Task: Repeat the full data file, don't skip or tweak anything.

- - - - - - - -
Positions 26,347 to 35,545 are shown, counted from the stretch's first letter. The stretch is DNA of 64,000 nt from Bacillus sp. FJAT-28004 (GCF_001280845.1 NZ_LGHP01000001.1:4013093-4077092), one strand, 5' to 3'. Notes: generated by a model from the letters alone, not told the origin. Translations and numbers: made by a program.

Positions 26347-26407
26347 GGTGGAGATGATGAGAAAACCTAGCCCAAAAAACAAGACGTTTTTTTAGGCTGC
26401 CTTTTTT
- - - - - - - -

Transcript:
Positions 26,347 to 35,545 are shown, counted from the stretch's first letter. The stretch is DNA of 64,000 nt from Bacillus sp. FJAT-28004 (GCF_001280845.1 NZ_LGHP01000001.1:4013093-4077092), one strand, 5' to 3'. Notes: generated by a model from the letters alone, not told the origin. Translations and numbers: made by a program.

Positions 26347-26407
26347 GGTGGAGATGATGAGAAAACCTAGCCCAAAAAACAAGACGTTTTTTTAGGCTGC
26401 CTTTTTT